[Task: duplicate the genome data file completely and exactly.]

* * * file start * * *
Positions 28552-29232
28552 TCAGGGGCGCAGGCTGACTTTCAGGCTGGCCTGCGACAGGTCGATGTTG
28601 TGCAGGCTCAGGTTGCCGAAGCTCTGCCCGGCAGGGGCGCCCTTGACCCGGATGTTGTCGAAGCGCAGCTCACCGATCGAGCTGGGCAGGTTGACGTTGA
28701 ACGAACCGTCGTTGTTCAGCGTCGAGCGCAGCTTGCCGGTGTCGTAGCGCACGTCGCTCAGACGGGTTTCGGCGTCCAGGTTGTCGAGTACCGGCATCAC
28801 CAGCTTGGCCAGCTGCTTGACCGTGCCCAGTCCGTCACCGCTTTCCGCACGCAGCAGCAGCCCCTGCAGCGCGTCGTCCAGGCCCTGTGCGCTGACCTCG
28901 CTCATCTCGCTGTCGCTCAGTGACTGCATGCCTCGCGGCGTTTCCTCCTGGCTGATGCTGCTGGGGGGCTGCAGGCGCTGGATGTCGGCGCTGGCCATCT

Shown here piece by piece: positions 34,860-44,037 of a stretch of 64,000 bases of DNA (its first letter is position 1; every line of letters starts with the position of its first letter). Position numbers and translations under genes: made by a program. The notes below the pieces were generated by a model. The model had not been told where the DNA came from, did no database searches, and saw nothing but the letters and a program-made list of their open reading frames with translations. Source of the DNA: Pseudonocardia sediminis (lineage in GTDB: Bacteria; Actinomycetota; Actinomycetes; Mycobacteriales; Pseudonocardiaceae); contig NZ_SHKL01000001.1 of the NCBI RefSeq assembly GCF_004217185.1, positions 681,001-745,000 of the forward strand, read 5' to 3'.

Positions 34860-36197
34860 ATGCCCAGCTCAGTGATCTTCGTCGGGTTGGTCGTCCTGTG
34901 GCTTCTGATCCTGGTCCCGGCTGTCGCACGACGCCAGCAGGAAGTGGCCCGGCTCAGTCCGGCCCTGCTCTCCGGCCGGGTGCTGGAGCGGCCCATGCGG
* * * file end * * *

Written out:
Positions 28552-29232
28552 TCAGGGGCGCAGGCTGACTTTCAGGCTGGCCTGCGACAGGTCGATGTTG
28601 TGCAGGCTCAGGTTGCCGAAGCTCTGCCCGGCAGGGGCGCCCTTGACCCGGATGTTGTCGAAGCGCAGCTCACCGATCGAGCTGGGCAGGTTGACGTTGA
28701 ACGAACCGTCGTTGTTCAGCGTCGAGCGCAGCTTGCCGGTGTCGTAGCGCACGTCGCTCAGACGGGTTTCGGCGTCCAGGTTGTCGAGTACCGGCATCAC
28801 CAGCTTGGCCAGCTGCTTGACCGTGCCCAGTCCGTCACCGCTTTCCGCACGCAGCAGCAGCCCCTGCAGCGCGTCGTCCAGGCCCTGTGCGCTGACCTCG
28901 CTCATCTCGCTGTCGCTCAGTGACTGCATGCCTCGCGGCGTTTCCTCCTGGCTGATGCTGCTGGGGGGCTGCAGGCGCTGGATGTCGGCGCTGGCCATCT

Shown here piece by piece: positions 34,860-44,037 of a stretch of 64,000 bases of DNA (its first letter is position 1; every line of letters starts with the position of its first letter). Position numbers and translations under genes: made by a program. The notes below the pieces were generated by a model. The model had not been told where the DNA came from, did no database searches, and saw nothing but the letters and a program-made list of their open reading frames with translations. Source of the DNA: Pseudonocardia sediminis (lineage in GTDB: Bacteria; Actinomycetota; Actinomycetes; Mycobacteriales; Pseudonocardiaceae); contig NZ_SHKL01000001.1 of the NCBI RefSeq assembly GCF_004217185.1, positions 681,001-745,000 of the forward strand, read 5' to 3'.

Positions 34860-36197
34860 ATGCCCAGCTCAGTGATCTTCGTCGGGTTGGTCGTCCTGTG
34901 GCTTCTGATCCTGGTCCCGGCTGTCGCACGACGCCAGCAGGAAGTGGCCCGGCTCAGTCCGGCCCTGCTCTCCGGCCGGGTGCTGGAGCGGCCCATGCGG